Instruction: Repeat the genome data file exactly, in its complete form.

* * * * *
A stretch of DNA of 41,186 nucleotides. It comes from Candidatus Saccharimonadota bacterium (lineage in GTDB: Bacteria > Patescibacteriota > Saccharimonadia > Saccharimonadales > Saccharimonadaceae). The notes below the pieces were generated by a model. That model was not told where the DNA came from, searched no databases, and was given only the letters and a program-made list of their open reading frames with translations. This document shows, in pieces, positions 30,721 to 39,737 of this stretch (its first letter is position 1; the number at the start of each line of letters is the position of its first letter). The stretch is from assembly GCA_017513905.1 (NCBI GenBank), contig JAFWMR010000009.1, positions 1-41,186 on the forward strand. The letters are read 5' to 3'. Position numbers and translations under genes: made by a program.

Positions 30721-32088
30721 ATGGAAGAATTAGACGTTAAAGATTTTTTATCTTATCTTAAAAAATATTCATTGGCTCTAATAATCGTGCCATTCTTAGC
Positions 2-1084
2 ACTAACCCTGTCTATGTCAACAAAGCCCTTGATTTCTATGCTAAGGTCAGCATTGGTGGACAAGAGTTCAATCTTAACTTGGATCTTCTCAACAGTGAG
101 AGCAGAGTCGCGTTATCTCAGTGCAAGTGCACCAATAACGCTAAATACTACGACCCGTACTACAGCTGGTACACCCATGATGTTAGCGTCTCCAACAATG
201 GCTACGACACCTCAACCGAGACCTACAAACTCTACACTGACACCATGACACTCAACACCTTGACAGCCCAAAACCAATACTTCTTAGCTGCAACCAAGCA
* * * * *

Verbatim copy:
A stretch of DNA of 41,186 nucleotides. It comes from Candidatus Saccharimonadota bacterium (lineage in GTDB: Bacteria > Patescibacteriota > Saccharimonadia > Saccharimonadales > Saccharimonadaceae). The notes below the pieces were generated by a model. That model was not told where the DNA came from, searched no databases, and was given only the letters and a program-made list of their open reading frames with translations. This document shows, in pieces, positions 30,721 to 39,737 of this stretch (its first letter is position 1; the number at the start of each line of letters is the position of its first letter). The stretch is from assembly GCA_017513905.1 (NCBI GenBank), contig JAFWMR010000009.1, positions 1-41,186 on the forward strand. The letters are read 5' to 3'. Position numbers and translations under genes: made by a program.

Positions 30721-32088
30721 ATGGAAGAATTAGACGTTAAAGATTTTTTATCTTATCTTAAAAAATATTCATTGGCTCTAATAATCGTGCCATTCTTAGC
Positions 2-1084
2 ACTAACCCTGTCTATGTCAACAAAGCCCTTGATTTCTATGCTAAGGTCAGCATTGGTGGACAAGAGTTCAATCTTAACTTGGATCTTCTCAACAGTGAG
101 AGCAGAGTCGCGTTATCTCAGTGCAAGTGCACCAATAACGCTAAATACTACGACCCGTACTACAGCTGGTACACCCATGATGTTAGCGTCTCCAACAATG
201 GCTACGACACCTCAACCGAGACCTACAAACTCTACACTGACACCATGACACTCAACACCTTGACAGCCCAAAACCAATACTTCTTAGCTGCAACCAAGCA